Magazine article Science & Spirit

Survival of the Highest

Magazine article Science & Spirit

Survival of the Highest

Article excerpt

Researchers from Case Western Reserve University have discovered what might be evolution in action in the Himalayan Mountains. The team found that women with a genetic trait allowing them to carry higher concentrations of oxygen in their blood were more likely to have offspring that live past childhood than were women whose blood carries less oxygen.

Anthropologist Cynthia Beall and her colleagues collected genealogical and fertility data from inhabitants of 900 high-altitude households in Tibet, and tested the inhabitants' hemoglobin, the molecule in the blood that transports oxygen. After controlling for nongenetic factors such as age, illness, and smoking, the team found that a subset of the subjects seemed to have oxygen saturation levels in their hemoglobin that were substantially higher than those of other subjects. The children of these women, the researchers found, were far more likely to survive until the age of fifteen--when they could have offspring of their own.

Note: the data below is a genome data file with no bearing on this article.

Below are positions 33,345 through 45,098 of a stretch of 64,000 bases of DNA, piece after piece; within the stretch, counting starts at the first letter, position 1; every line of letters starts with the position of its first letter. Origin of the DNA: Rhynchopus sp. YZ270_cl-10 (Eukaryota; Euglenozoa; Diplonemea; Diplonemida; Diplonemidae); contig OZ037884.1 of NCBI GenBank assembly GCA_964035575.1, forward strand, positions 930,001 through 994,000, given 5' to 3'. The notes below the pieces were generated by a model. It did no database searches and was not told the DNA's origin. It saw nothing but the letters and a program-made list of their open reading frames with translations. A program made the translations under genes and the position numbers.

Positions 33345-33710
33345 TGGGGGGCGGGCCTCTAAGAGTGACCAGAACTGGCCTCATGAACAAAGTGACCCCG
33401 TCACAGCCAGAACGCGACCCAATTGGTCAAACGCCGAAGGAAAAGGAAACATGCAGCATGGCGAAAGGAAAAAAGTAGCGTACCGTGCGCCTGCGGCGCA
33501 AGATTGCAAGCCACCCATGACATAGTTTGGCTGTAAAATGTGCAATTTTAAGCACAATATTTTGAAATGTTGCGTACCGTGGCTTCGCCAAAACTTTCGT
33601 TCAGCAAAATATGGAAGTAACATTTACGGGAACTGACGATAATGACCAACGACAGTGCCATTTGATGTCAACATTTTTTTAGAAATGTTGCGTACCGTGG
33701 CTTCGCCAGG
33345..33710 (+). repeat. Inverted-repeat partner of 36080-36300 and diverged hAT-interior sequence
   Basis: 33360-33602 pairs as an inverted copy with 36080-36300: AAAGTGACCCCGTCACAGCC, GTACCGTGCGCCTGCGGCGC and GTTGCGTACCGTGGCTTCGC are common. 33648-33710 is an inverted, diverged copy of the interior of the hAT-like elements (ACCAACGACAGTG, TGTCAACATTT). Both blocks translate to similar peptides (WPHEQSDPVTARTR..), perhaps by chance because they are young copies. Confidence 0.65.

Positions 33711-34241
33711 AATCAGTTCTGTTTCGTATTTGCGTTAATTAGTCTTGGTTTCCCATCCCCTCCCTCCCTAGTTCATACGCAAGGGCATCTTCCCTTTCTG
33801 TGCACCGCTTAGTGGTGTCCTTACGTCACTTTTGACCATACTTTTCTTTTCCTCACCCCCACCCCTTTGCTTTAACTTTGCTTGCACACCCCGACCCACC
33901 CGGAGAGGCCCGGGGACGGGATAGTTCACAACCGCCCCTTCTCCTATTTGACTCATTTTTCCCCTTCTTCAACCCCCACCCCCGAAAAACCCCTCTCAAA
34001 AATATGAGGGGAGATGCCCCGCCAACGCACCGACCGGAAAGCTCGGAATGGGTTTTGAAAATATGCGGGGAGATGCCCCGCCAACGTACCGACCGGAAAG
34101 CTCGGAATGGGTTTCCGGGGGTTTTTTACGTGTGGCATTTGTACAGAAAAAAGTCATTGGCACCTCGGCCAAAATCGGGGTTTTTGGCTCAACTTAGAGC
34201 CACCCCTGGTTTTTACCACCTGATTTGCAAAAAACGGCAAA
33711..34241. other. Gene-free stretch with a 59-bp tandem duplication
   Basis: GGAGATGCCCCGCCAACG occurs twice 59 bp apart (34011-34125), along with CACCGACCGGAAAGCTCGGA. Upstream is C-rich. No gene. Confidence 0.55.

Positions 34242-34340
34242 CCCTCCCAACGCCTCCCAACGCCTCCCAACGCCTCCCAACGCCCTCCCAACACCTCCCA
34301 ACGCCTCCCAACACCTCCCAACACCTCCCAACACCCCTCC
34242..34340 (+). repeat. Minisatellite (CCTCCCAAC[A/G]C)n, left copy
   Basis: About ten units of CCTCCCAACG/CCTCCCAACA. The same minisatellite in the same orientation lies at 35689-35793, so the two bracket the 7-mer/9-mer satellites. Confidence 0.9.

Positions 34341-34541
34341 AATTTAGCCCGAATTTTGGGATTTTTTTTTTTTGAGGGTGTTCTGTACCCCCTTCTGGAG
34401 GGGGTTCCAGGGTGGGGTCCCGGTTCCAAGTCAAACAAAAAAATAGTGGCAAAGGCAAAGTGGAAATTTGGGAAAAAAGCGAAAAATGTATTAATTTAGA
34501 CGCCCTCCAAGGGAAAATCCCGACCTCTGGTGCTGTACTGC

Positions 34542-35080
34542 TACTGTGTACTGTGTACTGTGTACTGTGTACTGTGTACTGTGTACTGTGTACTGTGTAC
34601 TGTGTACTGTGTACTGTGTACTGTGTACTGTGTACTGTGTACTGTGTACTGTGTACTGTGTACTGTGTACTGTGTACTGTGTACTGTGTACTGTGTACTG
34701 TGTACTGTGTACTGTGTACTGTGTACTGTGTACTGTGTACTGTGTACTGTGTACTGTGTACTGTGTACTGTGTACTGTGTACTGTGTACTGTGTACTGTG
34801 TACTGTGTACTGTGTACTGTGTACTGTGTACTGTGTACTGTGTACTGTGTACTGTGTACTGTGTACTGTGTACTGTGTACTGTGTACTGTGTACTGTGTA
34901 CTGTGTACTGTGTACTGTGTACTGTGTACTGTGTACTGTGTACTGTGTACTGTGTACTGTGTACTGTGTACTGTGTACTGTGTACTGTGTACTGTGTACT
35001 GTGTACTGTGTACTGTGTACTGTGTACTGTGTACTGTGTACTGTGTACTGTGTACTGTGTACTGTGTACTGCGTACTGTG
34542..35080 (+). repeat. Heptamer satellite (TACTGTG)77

"Evolutionary theory leads us to hypothesize that if natural selection is acting on a phenotype, it should be associated with higher fertility and higher offspring survival rates," noted Beall, whose findings were reported in the Proceedings of the National Academy of Sciences. How a gene might determine oxygen saturation is uncertain, as is the reason for higher survival rates of the offspring of Tibetan women with higher oxygencarrying capabilities, Beall acknowledged. She suggested that women with higher oxygen saturations might be delivering more oxygen to the uterus, allowing the babies to have healthier immune systems; or the infants themselves may have inherited higher oxygen concentrations, enabling them to better fight off infections. …

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